For Immediate Release
ACLU Calls Immigrant Detainee Basic Medical Care Act of 2008 Long Overdue
Legislation is first congressional action to require adequate medical care for immigration detainees
WASHINGTON - Today for the second time in two weeks, the House Judiciary Committee is scheduled to mark up a bill requiring the Department of Homeland Security (DHS) to develop procedures to ensure adequate medical and mental health care for all detainees held by DHS Immigrant and Customs Enforcement (ICE). The ACLU urges the House Judiciary Committee members to vote for H.R. 5950, the Detainee Basic Medical Care Act of 2008, introduced by Representative Zoe Lofgren (D-CA). This bill is the first congressional action to provide basic medical care of immigration detainees after months of compelling TV and newspaper exposes detailing deficient medical care and over 60 immigration detention deaths.
The following can be attributed to Joanne Lin, ACLU Legislative Counsel:
"The Detainee Basic Medical Care Act of 2008 is long overdue. Too many immigration detainees have needlessly suffered, and even died, as a result of shabby or no medical care. These accounts have been documented by The New York Times, The Washington Post, ‘60 Minutes,' and many other news outlets. Month after month we learn of horror stories of detainees who have unnecessarily had to face amputation, chemotherapy, radiation because ICE repeatedly ignored their cries for medical help.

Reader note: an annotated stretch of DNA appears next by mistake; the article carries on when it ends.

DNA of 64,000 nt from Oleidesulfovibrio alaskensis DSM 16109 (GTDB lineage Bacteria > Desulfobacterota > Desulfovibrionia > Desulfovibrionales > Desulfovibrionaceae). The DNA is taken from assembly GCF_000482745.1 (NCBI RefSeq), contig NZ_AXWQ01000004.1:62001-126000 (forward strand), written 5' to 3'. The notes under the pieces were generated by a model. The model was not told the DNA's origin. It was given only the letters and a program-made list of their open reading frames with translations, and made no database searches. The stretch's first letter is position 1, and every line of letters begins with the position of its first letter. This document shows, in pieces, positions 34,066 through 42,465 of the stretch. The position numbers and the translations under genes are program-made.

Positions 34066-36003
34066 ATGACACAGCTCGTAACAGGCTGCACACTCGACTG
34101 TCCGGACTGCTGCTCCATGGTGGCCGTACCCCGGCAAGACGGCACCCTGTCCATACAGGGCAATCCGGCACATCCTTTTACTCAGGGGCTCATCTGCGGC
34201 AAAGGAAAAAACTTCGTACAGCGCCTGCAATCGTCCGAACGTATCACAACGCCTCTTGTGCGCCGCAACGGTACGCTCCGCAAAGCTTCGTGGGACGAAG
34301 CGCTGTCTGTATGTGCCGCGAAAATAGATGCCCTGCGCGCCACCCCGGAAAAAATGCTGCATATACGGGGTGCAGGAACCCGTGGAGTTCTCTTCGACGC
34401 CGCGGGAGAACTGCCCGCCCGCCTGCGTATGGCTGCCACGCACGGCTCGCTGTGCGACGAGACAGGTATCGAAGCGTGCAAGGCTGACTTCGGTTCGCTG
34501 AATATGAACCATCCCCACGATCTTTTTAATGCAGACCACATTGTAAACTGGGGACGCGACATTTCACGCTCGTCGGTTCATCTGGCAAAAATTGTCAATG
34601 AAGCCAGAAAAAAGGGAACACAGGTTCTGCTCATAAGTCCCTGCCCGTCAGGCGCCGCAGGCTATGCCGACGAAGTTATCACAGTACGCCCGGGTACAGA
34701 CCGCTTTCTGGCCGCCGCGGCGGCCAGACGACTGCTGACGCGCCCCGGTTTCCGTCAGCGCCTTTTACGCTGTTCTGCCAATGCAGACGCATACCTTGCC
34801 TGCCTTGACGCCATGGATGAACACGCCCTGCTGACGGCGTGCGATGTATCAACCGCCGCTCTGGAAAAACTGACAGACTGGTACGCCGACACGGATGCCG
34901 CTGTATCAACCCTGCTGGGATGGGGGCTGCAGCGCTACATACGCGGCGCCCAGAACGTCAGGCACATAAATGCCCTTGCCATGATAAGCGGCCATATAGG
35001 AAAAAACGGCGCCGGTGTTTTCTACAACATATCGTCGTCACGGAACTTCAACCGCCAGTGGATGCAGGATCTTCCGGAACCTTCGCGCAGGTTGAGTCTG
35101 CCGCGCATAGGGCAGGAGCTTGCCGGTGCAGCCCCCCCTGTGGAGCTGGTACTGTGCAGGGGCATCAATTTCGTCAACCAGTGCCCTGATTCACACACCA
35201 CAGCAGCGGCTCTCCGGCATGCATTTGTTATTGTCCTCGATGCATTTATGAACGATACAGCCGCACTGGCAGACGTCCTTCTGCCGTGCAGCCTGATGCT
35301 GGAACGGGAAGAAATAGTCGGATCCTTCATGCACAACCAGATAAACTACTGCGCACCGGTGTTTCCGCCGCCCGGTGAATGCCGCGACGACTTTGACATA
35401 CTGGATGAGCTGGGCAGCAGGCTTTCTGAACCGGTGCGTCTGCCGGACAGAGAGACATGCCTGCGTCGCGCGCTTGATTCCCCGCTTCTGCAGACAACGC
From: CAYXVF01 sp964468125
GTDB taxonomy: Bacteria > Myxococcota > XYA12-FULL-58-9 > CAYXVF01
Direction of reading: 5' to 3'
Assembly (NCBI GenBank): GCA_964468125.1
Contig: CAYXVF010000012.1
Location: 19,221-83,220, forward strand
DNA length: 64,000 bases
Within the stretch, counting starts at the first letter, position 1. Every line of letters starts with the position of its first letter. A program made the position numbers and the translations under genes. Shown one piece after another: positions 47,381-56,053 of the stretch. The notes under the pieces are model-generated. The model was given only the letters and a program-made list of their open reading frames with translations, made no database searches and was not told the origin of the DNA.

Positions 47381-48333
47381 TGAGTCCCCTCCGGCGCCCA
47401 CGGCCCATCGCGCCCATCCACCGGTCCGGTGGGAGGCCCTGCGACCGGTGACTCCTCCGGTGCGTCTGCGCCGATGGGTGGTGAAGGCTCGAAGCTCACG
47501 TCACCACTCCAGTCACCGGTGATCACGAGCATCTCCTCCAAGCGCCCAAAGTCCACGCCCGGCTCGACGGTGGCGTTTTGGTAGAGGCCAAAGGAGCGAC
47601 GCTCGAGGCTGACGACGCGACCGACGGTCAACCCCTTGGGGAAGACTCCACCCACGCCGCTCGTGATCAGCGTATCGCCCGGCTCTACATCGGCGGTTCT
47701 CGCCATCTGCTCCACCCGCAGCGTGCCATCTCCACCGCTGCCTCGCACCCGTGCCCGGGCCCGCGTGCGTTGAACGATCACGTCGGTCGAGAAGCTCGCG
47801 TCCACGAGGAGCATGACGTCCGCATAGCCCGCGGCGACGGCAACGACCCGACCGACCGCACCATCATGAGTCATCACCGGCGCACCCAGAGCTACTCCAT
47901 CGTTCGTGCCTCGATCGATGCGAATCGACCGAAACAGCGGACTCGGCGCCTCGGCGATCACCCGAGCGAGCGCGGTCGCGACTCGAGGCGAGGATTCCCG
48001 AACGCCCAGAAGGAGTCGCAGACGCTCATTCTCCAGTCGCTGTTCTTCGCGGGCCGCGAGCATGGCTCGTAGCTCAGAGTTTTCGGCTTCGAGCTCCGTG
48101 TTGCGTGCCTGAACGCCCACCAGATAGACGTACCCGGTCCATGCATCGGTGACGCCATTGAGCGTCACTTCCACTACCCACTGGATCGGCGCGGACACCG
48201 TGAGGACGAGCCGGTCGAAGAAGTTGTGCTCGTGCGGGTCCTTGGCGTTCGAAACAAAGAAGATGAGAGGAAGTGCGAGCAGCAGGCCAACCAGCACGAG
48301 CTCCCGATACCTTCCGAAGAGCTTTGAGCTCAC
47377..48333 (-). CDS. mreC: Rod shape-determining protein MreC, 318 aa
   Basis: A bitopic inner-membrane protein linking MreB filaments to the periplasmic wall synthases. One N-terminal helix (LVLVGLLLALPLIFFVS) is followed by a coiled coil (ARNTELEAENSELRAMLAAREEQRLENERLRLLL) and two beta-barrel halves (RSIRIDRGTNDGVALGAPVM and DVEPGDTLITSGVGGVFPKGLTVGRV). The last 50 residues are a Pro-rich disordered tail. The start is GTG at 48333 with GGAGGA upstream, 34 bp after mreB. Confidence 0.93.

"The bill will set standards for timely and effective delivery of medical care to immigration detainees by providing medical screenings and examinations, continuity of care, and discharge planning. Health care professionals will be required to make all treatment decisions based on medical clinical judgments, not on cost-savings to DHS. The legislation will also require ICE to report detainee deaths to Congress and the DHS Office of the Inspector General.
"ICE's handling of immigration detainees, which includes repeated denials or delays of medical care, contradicts American values. Time is running out in this legislative session for Congress to take action to halt any more detainee deaths."